The most significant issue is that the Connector application will only work on Windows XP and Vista. Those old PCs running Windows 2000, ME or 98 -- or, for that matter, Mac OS X or Linux -- may be able to browse the shared folders, but they won't be backed up and monitored. That limitation in itself may be a deal-breaker for a large number of households.
Another requirement is that the server must be connected to the network router or switch with a wired Ethernet connection of at least 100MB/sec. The router and other PCs can be wireless, but that primary wired connection is needed in order to get the performance necessary to stream multimedia content to the other computers. Fortunately, 100MB and even Gigabit Ethernet switches are relatively inexpensive and may not pose much of a disincentive to buyers.
Other requirements are less important because the system will be delivered preconfigured with the required processing power (at least 1GHz), memory capacity (at least 512MB) and Ethernet port.
Ready to grow
Microsoft has done a great job of hiding the complexities of server management in Home Server. My test unit had two hard drives, a 60GB drive and a 120GB drive. In a standard PC or server, those drives would appear as separate drive letters, and files moved to the server would need to be explicitly placed on one or the other drive.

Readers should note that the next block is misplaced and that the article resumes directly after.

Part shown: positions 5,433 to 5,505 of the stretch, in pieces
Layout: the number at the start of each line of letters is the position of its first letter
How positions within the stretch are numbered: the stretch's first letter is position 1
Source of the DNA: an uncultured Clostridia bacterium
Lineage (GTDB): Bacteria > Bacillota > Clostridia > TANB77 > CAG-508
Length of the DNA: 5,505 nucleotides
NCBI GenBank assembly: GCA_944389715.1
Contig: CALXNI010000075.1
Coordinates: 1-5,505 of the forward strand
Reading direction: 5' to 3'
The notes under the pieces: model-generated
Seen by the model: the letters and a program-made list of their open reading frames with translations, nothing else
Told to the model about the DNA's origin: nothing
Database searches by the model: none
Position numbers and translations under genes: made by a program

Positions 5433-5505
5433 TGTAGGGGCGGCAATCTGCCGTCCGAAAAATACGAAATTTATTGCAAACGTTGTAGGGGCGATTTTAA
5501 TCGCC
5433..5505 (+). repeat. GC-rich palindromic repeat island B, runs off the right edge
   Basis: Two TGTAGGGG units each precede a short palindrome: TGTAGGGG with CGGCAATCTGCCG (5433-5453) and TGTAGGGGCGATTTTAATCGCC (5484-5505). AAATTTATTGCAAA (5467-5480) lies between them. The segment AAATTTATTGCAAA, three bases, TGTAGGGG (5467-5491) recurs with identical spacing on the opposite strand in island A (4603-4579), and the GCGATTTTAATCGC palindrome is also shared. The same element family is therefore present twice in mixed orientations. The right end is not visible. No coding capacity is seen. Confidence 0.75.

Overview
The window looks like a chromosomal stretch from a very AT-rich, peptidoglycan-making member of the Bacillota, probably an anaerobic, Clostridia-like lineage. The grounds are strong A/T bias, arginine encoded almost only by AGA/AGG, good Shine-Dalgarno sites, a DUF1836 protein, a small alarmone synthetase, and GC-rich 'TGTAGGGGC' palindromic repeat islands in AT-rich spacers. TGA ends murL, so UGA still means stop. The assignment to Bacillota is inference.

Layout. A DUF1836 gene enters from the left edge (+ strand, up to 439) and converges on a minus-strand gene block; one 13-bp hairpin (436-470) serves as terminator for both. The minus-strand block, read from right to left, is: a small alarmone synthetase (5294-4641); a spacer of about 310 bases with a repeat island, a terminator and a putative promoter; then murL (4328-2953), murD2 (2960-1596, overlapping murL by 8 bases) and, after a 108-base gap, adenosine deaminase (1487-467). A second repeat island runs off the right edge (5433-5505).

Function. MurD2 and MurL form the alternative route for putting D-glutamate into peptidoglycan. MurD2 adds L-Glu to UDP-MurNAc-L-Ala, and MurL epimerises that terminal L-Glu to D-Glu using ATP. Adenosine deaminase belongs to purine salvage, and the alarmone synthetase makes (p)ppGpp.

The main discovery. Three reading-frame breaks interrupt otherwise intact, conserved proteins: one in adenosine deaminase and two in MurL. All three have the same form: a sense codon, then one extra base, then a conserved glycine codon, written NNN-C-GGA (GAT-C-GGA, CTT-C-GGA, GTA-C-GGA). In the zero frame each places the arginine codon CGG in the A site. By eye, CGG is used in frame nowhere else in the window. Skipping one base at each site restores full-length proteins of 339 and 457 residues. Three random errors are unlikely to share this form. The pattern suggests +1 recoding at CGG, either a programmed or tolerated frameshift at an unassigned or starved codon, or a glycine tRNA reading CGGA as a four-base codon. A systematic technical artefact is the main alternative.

The Home Server uses a "drive extender" function that masks the complexity of multiple drives by simply extending the logical space when drives are added to the system. This makes the entire pool of disks appear as a single volume. The bottom line is that users simply place their files in folders without regard to what drive the folders are on.
Microsoft says the server's drive capacity is expandable, and I was able to add a drive to my server by simply opening the box, attaching the cables and powering the server back on. The system automatically takes care of reformatting the drive and adding the new capacity to the pool.